FIG. 10 is a fragmentary cross-section showing one type of attachment means for the seat rail element;
FIG. 11 shows a modification of the attachment means of FIG. 10 to attach a next article of furniture; and
FIG. 12 is a cross-section showing a means for mounting a back rest to a back rail.
The presently preferred embodiment of this invention is shown in FIG. 1. It is an article 20 of furniture for seating purposes. In this embodiment, the article has two support members 21,22 and two back rests 23,24. This provides seating for two persons. Should more or less capacity be desired, the width can be shortened to accommodate only one support member. Should more than two be desired, the width can be lengthened to accommodate more. Usually no more than three will be provided. Should more than three be desired, the article can be supplemented as will later be shown.
This is not an adjustable article. As will later be seen, should a different number of support members be desired, a seat rail frame of a different length will be used. However, all other elements of this furniture will remain unchanged--only more or fewer of some of them will be provided.
End panels 25,26 support the article at each of its ends. The bottoms 27,28 of these panels are to rest on a floor.
A seat rail frame 30 (FIG. 7) comprises a pair of parallel linear seat rails 31,32 welded to a pair of parallel end plates 33,34. These end plates have a substantial planar bearing area around and on each side of a pair of attachment holes 35,36. The end plates are normal to the rails. The seat rail frame is therefore a rigid rectangular structure.
Attachment holes 37,38,39,40 are formed through the rails, one in each rail for each support member.
Frequently the article will be provided as a bench, and then only the seat rail will be used. Should back rests be desired, then a back rest rail 45 will also be used. As shown, it has a pair of end plates 46,47, to which it is welded. The end plates have attachment holes 48,49 through them, and provide a substantial planar area for a purpose which will become evident. The end plates are normal to the back rest rail. All of the rails are preferably made from steel tubing, and the end plates from steel plate. While circular-sectioned tubing is generally to be preferred, square-sections or other suitable sections can also or instead be used.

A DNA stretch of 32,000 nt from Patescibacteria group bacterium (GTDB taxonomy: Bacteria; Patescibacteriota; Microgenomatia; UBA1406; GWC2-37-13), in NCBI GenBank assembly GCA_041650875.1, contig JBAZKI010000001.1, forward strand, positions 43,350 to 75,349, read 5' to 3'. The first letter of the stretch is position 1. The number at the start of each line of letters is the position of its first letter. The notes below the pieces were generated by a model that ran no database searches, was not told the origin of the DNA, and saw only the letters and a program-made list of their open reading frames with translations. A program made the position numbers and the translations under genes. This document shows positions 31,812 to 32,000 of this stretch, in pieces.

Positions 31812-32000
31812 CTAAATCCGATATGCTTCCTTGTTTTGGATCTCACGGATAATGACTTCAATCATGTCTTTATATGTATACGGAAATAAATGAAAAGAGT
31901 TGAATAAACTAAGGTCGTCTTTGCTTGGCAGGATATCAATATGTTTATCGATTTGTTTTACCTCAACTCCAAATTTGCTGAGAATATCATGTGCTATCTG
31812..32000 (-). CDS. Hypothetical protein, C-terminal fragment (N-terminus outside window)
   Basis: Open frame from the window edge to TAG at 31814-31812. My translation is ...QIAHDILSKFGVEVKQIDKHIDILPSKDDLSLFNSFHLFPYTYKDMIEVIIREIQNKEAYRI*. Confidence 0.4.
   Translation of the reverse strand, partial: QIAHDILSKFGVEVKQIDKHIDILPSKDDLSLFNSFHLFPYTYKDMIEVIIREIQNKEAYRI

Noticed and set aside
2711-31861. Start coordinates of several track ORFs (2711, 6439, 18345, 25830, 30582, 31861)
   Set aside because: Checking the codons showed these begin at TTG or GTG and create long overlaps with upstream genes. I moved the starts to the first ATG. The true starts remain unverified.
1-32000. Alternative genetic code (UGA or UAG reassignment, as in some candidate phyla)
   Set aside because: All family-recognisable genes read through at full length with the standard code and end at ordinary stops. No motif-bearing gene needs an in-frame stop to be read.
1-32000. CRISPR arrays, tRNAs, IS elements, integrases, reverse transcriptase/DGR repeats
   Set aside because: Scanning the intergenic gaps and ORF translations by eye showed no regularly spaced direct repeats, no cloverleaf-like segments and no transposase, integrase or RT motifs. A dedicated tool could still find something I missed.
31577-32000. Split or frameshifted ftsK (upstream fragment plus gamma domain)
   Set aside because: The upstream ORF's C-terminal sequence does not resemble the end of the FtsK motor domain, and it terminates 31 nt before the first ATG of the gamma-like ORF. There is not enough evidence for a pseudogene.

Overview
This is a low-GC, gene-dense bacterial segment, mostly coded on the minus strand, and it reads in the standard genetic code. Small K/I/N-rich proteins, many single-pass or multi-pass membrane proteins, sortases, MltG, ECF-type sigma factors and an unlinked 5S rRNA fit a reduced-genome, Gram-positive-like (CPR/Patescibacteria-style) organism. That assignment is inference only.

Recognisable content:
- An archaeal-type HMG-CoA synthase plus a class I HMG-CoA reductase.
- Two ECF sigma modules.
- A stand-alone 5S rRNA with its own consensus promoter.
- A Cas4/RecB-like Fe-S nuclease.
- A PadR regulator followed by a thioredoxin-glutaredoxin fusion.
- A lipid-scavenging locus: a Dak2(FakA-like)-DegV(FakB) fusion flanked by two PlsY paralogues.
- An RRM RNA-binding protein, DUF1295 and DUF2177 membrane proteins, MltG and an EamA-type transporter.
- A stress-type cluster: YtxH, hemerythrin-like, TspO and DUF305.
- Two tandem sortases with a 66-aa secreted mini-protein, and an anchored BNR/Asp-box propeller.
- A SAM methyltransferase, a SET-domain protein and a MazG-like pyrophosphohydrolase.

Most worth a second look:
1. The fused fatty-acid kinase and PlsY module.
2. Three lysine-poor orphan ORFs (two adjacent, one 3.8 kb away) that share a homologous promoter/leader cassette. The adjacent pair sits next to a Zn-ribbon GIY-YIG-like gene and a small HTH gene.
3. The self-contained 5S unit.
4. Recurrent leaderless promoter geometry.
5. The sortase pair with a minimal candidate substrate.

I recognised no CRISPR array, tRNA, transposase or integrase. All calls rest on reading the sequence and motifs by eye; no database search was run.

The back rest rail itself has attachment holes 50,51, one for each support member. In addition it has a pair of ports 52,53 and 54,55 one pair for each support element, to receive a stud which will later be described.
The structure beneath the upholstery in the end panel is best shown in FIGS. 9-11. A core sheet 60 of hardwood has on each of its sides a layer 61,62 of flexible elastic material such as polyurethane foam. A fastener 63 is a T-nut that has a flange 64 that bears against one side of the core sheet, and passes through a hole in it to provide a threaded stud 65 which passes through a rigid plate-like spacer 66. A respective end plate is brought to bear against a complementary surface or the spacer, and this provides a strong retention of the seat rail frame to the end panels. A lock nut 67 will be used to protect against loosening of this joint.
Similar attachment means is provided for the back rail when one is used.
It will now be seen that all structure except the rails is common for any application. To provide for a different number of support members, a rail frame with a proper length for that number will be used. This greatly reduces inventory and installation problems.
The end panels may be upholstered as desired with foam, cloth, plastic, or any other suitable material.
A typical support element 21 for a seat is best shown in FIGS. 4 and 9. A plate 70 of hardwood surmounts an underlying filler frame 71 of less expensive material such as chipboard or plywood. A threaded T-nut insert 72 is fitted in plate 70 atop each pair of metal channel members 73,74 which extend from edge to edge of the support member. There is one of these channel members for each seat rail. The channel members face downwardly so the rails can fit into them to hold the support member in place. Attachment means such as headed bolts 75 pass through attachment holes 37 and 39 into inserts 72 to hold the support member to the seat rails.
Padding 80 can be placed around plate 70 for comfort. A cover 81 is wrapped around the padding. A convenient means for detachably putting it in place is by layers 82,83 of hook and loop fabric at overlapping ends of the cover. These ends will preferably be placed in the groove so as to be unavailable unless and until the support member is removed from the seat rails. The seat rail will shield these ends when in place. Similar arrangements are provided at both grooves.